Making Your Own Luck – By @sammcollinss

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By Sam Collins


Making Your Own Luck 

There is no such thing as luck.

You’re either in the right place at the right time, or quite frankly you aren’t.

And the concepts of a ‘right’ place or ‘right’ time are probably as redundant as the concept of luck itself.

Luck is actually nothing more than ‘a’ place and ‘a’ time that just happens to mean something to you.

There must have been a time before the word ‘luck’ existed at all. During this time, many ‘lucky’ things must have happened to many ‘lucky’ people. But they would have not been described as ‘lucky.’

Instead, on one of these particularly serendipitous occasions – say when a caveman narrowly avoided rolling a boulder over his toe – in place of the word ‘luck,’ his fellow cavemen would have perhaps said something, “how about that!” or “isn’t that funny!?”

Luck instinctively feels like a lie.

For the purposes of this seminal piece, however, I’ll use the word luck despite its ropey encounter with the truth.

Because there are ways to improve what people perceive to be as ‘luck,’ whether it exists or not.

There is only way to improve your ‘luck’ – to be in as many places as often as possible.

To escape to a place that’s a far cry from our comfort zones. Or as it’s known to me, Peckham.

In the few months I’ve had since starting SCA, I’ve been to more parts of London, visited more exhibitions, made more work and heard more professionals present their craft than I have in perhaps 5 years.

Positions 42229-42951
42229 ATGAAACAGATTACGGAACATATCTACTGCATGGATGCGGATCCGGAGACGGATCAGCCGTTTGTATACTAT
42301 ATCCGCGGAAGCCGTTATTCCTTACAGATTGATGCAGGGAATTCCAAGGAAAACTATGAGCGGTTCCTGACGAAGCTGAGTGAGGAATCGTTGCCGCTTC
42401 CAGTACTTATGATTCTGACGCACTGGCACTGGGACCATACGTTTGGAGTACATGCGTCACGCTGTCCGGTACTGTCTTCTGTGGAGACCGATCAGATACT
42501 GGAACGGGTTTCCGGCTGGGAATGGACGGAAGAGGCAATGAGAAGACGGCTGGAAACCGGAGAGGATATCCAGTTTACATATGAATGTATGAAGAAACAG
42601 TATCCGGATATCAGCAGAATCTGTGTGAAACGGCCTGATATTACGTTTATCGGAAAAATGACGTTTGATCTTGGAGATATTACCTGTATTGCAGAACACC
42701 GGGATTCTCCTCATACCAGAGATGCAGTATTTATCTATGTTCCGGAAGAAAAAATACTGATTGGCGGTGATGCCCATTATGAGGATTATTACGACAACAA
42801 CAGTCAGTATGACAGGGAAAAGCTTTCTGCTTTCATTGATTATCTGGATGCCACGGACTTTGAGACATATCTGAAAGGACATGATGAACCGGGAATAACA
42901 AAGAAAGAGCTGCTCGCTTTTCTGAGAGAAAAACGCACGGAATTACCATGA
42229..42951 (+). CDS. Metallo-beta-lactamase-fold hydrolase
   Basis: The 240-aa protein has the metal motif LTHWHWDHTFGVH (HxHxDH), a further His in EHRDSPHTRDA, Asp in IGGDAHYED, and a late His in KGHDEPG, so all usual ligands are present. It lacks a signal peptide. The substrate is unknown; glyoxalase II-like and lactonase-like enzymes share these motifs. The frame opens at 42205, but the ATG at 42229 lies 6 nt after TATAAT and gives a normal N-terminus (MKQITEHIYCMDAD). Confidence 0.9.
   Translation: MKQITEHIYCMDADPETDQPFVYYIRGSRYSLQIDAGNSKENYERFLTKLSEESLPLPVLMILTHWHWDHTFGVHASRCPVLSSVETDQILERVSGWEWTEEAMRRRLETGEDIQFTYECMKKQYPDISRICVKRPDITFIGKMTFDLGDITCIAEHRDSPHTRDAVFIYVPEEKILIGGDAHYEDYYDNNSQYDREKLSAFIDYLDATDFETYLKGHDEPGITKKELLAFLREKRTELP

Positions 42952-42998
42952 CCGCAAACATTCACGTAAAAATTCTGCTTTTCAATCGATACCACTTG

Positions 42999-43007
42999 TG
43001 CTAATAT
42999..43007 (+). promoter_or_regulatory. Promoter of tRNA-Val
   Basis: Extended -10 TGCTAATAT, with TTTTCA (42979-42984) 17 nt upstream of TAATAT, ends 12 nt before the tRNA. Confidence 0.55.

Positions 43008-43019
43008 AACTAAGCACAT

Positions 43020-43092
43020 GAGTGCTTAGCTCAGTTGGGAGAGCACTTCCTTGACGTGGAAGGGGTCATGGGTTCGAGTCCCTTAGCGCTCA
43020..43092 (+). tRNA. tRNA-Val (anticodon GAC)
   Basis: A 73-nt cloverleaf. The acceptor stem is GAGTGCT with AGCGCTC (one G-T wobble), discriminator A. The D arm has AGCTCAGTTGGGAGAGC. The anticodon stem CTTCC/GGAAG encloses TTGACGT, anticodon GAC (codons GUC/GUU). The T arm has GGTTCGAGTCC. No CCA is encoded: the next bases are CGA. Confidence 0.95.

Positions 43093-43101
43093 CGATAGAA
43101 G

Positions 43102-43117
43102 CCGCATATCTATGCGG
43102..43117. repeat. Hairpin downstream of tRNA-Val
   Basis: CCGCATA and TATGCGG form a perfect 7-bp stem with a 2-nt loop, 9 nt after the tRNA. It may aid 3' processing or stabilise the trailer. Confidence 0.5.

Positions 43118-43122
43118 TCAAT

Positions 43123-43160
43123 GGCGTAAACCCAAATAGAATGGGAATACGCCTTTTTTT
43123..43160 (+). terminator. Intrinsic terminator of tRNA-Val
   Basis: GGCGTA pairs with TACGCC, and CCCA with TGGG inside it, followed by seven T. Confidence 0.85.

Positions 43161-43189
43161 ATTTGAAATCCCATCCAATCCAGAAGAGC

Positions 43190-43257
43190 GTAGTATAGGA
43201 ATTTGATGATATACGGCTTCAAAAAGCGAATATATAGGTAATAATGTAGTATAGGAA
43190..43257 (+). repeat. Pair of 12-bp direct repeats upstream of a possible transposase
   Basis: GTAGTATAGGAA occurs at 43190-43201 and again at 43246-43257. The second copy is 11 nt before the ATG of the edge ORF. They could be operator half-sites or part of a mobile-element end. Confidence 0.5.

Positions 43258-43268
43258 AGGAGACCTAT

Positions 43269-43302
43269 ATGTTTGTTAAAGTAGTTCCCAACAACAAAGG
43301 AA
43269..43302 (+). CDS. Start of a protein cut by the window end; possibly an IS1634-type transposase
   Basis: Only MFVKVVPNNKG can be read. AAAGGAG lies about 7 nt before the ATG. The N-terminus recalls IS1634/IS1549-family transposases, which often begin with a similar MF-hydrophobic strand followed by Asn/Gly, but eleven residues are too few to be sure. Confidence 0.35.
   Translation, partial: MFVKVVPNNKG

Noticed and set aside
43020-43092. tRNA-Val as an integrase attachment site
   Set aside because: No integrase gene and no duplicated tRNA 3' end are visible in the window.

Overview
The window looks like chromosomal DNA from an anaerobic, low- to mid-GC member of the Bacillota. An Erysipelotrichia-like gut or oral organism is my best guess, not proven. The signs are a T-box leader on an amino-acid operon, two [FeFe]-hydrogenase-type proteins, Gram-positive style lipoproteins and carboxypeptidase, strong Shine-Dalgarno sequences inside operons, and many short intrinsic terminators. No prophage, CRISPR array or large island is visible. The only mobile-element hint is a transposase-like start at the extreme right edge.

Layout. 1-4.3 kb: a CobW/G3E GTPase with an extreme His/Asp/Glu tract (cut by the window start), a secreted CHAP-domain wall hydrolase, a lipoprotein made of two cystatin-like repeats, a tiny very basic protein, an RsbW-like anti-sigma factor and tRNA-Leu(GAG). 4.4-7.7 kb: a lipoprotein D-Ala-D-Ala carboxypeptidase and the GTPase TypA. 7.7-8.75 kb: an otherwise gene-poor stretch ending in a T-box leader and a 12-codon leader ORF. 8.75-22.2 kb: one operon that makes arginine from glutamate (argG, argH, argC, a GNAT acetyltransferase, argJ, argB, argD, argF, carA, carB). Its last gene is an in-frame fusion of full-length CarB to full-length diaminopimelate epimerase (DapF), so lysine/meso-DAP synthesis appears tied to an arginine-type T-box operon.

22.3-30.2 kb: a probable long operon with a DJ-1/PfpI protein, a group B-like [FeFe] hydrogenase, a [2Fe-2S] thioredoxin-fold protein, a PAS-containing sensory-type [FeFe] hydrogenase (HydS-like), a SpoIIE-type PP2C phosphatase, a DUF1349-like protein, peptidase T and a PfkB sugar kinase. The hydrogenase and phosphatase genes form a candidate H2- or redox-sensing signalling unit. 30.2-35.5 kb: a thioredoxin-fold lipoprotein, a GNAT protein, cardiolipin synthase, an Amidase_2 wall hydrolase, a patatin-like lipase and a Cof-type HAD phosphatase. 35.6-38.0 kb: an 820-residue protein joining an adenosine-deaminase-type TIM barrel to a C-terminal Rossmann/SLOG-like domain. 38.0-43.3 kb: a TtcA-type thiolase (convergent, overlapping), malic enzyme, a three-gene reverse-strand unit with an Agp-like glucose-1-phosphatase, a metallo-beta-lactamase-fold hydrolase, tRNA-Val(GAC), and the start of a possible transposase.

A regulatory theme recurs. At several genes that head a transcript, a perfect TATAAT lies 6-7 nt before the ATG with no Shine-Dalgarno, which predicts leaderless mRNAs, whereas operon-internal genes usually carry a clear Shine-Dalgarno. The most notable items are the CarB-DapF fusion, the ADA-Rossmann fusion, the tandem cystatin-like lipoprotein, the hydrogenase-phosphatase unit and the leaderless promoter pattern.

As a consequence, it feels as if my luck is improving. Simply by virtue of being in more places, more often.

I have made some amazing contacts and worked with properly talented people already. It’s showed me the value of collaboration and above all, listening.

As this intense soup of professional-contact-making-skill-acquiring-mind-stimulating-mayhem continues to stir at break neck speed, it really does feel as if what would I would have previously called ‘my luck,’ has changed.

But again, it’s just an oversimplification to put any of this at all down to luck.

Because the more people you meet, the more likely it is you’ll meet a mentor or speaker that’ll help you get to where you want to be.

The more work you make, the quicker you work out what you like and what you don’t. And the better you get at it.

This was lost on me for the years I spent in the challenger brand/start up wilderness, painstakingly going at it alone, burying myself in the endless hours of the food and events life.

Submerging yourself in any project that relies on your permanent attention for success, will limit the time you have to explore new opportunities. It was always a trade off I was aware of, but not one I was minded to change in a meaningful way.

At school though, a fluid structure of tuition and practical work has taught me a lot about managing my time. I’ve started to create better conditions in which ‘lucky’ situations are more likely to occur. Now, as Harvey Dent said in The Dark Knight, “I make my own luck.”

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